Thursday, September 18, 2008

Australia must do better than Garnaut's vision

By Don Henry

ABC Opinion Online, Posted Thu Sep 18, 2008 3:38pm AEST

From the top of famous Ubirr Rock, the Kakadu wetlands sparkle in the late afternoon light. Right now the wetlands are alive with millions and millions of honking magpie geese, ducks and egrets.

ACF's conservation efforts have brought me to Kakadu straight after the release of Professor Ross Garnaut's supplementary draft report.

It's a bittersweet experience for me. Sweet because Kakadu looks magnificent and there are thousands of Australian and international tourists enjoying it - evidence of a vibrant tourism industry that's generating income and jobs for the Top End. Bitter because if the Australian Government adopts and enacts one of the scenarios canvassed by Prof Garnaut, much of this will be destroyed by climate change.

Prof Garnaut looks at two possible trajectories for global emissions and Australia's contribution to international action. The first one would see the world aiming to stabilise greenhouse gases in the atmosphere at 550 parts per million (ppm). For Australia to play its part in achieving this scenario he recommends we commit to a 10 per cent cut in our emissions by 2020.

In his speech launching the report Prof Garnaut "reluctantly" recommended Australia aim for this low target, saying he was not confident the rest of the world would agree to anything stronger.

The world's top climate scientists say if we allow carbon concentrations to reach 550 parts per million temperatures could rise by more than three degrees.

Prof Garnaut concedes this would mean devastation for some of Australia's most precious places. "I have to say the odds are not great for the Great Barrier Reef or the economic base of the Murray-Darling," he said at the launch of the report.

The other scenario Prof Garnaut examines is 450 parts per million with Australia's contribution to global action being a cut in emissions of 25 per cent by 2020.

Scientists say this would lead to global warming of more than two degrees.

Prof Garnaut knows this is the better option for Australia than three degrees plus. Indeed, he says "a global objective of 450 ppm, with discussion of transition to 400 ppm once the 450 ppm goal is being approached with confidence, would better suit Australian interests".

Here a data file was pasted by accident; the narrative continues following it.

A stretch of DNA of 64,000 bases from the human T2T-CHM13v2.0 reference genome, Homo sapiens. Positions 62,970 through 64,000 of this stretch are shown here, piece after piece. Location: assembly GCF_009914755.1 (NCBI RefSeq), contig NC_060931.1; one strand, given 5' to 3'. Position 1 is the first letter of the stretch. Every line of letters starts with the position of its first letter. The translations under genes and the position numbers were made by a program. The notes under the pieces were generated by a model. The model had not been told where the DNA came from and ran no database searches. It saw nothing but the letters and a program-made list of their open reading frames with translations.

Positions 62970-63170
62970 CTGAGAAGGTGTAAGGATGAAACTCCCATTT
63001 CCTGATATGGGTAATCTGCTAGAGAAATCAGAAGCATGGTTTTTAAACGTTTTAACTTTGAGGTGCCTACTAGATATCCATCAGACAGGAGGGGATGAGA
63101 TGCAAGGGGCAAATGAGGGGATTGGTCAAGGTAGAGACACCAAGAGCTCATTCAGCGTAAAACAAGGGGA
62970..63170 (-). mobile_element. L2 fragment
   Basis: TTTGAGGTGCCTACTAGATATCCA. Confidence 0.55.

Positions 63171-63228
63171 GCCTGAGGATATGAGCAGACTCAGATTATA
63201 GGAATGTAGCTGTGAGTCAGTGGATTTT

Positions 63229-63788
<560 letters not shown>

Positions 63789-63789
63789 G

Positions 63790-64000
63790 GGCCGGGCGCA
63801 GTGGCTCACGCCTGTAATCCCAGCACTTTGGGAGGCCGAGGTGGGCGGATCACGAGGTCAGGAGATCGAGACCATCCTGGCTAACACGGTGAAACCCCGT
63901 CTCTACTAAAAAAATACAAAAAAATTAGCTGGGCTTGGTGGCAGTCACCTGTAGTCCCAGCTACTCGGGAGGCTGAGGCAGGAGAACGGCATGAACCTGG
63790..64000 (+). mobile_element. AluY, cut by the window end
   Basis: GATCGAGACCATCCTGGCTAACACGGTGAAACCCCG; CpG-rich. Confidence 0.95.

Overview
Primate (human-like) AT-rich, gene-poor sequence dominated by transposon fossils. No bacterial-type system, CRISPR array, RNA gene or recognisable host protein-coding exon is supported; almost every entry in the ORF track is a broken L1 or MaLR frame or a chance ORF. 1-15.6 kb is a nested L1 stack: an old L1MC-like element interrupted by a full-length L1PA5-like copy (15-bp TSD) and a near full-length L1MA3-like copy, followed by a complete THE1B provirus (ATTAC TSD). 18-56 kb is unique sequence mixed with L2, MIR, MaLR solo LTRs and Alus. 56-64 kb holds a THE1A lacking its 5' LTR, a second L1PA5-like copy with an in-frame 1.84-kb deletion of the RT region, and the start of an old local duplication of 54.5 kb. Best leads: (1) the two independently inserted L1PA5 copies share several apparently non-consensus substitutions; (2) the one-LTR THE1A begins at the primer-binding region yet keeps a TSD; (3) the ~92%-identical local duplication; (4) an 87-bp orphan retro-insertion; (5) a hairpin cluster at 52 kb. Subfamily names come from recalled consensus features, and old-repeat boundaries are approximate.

He even "recommends" Australia goes for 450 ppm - "The Review recommends that Australia commit itself to a goal of stabilising emissions at 450 ppm, and express its willingness to play its proportionate part in an effective global agreement to achieve this outcome" - but then says "international agreement on a global goal of 450 ppm is not possible at this time".

The crucial December 2009 Copenhagen negotiations for a new global climate agreement are probably the world's best and last chance to avoid dangerous climate change. Prof Garnaut is pessimistic about their prospects of success. I am not.

I simply point to two things. First, there is now overwhelming and growing public support for strong action to avoid dangerous climate change in most countries around the world, Australia included. Second, the advice from the UN Intergovernmental Panel on Climate Change that developed countries as a group will need to reduce their emissions by 25-40 per cent by 2020 is already on the table of the negotiations.

Our government needs to hear loud and clear from Australians that it is absolutely unacceptable for Australia to go in to bat for targets that would condemn Kakadu and the Great Barrier Reef, that would cripple our grazing and agricultural industries and hand on more severe and frequent droughts and extreme bushfire seasons to our children. Australians have not given our government permission to put up the white flag on these national icons.

We can and must do better than this. In the crucial international climate negotiations the Australian Government should be batting for a future free from dangerous climate change for our kids.

Australian Conservation Foundation executive director Don Henry writes from Kakadu National Park.

Tags: environment, climate-change, pollution, wetlands, australia

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